Summer came and the dogs and fire hoses seemed to be almost a daily occurrence. “Bull” Connors would ride through the streets in his white tank sounding off on his bull horn asking people to return to their homes.  The gutters of the streets were filled with water from the hoses. You could see people being knocked over, clothes being practically ripped off their backs from the power of the hoses. But the streets stayed full of people. I remember standing on the streets and playing in the water one day observing this regular occurrence and Mom wanted me to come in. It was time again for another historical moment. Mom wanted us to see that Governor George Wallace was standing in the door of the University of Alabama. I wanted to stay out doors but Mom said this had more significance. It was time for a history lesson again. She told us about our cousin Autherine Lucy who was the first Black student to attend the University of Alabama in the 50’s but had to withdraw for her own safety.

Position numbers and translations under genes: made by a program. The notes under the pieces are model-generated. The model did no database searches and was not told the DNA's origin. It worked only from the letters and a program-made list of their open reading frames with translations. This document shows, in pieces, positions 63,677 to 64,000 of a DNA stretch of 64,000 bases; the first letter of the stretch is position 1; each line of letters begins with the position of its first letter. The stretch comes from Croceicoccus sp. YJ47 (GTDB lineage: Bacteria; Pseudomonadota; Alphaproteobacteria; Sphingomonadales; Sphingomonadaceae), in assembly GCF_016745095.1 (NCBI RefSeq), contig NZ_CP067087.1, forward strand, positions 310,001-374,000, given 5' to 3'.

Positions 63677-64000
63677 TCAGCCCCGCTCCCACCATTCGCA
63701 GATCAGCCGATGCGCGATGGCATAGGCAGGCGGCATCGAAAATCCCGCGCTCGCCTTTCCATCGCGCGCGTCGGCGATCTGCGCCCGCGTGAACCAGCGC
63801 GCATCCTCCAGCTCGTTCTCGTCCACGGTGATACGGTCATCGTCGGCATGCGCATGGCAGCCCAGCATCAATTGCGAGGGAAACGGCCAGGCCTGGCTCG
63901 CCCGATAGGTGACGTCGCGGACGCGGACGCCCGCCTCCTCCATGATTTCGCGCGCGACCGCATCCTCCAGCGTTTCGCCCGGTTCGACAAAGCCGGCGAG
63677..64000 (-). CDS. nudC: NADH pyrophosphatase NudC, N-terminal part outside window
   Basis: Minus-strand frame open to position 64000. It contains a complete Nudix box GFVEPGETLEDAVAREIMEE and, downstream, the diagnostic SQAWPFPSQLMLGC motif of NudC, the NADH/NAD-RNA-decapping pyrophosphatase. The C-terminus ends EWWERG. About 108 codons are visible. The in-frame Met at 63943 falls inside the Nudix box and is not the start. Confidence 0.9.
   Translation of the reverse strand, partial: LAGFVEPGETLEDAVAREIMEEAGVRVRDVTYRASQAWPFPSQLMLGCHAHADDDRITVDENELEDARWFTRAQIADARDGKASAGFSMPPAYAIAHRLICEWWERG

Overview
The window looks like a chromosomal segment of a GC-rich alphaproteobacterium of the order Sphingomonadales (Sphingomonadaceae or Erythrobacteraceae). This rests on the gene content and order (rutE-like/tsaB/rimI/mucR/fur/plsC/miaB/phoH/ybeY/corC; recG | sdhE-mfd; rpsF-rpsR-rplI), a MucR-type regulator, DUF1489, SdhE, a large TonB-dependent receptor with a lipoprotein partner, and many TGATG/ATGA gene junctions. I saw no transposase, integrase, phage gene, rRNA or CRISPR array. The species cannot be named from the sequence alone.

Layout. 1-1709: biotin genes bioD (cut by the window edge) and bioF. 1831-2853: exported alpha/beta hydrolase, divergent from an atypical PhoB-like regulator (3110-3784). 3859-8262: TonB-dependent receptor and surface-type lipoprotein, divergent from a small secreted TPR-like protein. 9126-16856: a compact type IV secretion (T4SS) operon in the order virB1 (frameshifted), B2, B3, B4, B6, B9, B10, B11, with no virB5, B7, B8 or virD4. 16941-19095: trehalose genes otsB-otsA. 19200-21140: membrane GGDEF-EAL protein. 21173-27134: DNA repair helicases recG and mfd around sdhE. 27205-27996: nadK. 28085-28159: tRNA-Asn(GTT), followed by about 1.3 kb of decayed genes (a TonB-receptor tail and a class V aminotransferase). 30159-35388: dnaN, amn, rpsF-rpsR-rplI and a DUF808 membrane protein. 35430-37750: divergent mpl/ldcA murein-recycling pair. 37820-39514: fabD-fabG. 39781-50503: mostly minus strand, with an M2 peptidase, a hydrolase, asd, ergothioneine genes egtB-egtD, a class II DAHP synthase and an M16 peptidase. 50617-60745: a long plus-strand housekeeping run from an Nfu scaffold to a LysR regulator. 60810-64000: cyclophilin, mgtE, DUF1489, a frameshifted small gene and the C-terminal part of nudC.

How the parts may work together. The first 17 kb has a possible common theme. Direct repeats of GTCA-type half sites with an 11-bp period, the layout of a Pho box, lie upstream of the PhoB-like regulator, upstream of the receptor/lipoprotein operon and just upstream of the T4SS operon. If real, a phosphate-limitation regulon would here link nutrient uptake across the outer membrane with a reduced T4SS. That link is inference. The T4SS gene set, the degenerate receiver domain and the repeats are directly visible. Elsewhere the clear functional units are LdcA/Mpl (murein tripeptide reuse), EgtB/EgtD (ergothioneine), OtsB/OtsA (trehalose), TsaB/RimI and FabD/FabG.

Even with all the things going on, St Paul continued to thrive and remained a focal point of the movement. Church life was good. We had fund raising events like the “Everybody’s Birthday Party”. The Sunday School was in competition to see which class had the highest attendance. We had a type of car race. Each class had a cardboard car on a string and the class with the highest attendance had their car advanced and every Sunday, when the report was read, it was exciting to see whose car would be advanced. (I was hoping our class would beat Mrs. Durr’s class). One Sunday, as we sat in the assembly, and the attendance and finance report had just been read, an explosion took place that physically shook us. Immediately, the men of the church ran out to see what was going on. I think it was Mr. Ephraim who ran back inside and told us that 16th Street Baptist church had been bombed and we needed to evacuate St. Paul. There was fear that there might be a bomb in St. Paul as well. As we rushed out of the church, we were met and stopped by State Troopers or police. They had surrounded the block. I remember wondering, how did they get here so fast? They said that no one could leave. I was standing with Mrs. Nunally and Sammie and she asked if the children could at least be allowed to leave and be taken home. As parents began gathering the children, I thought, “This is my home – I can’t go anywhere”.  As Mrs. Nunally and Sammie were leaving, I ran and jumped in the car with them.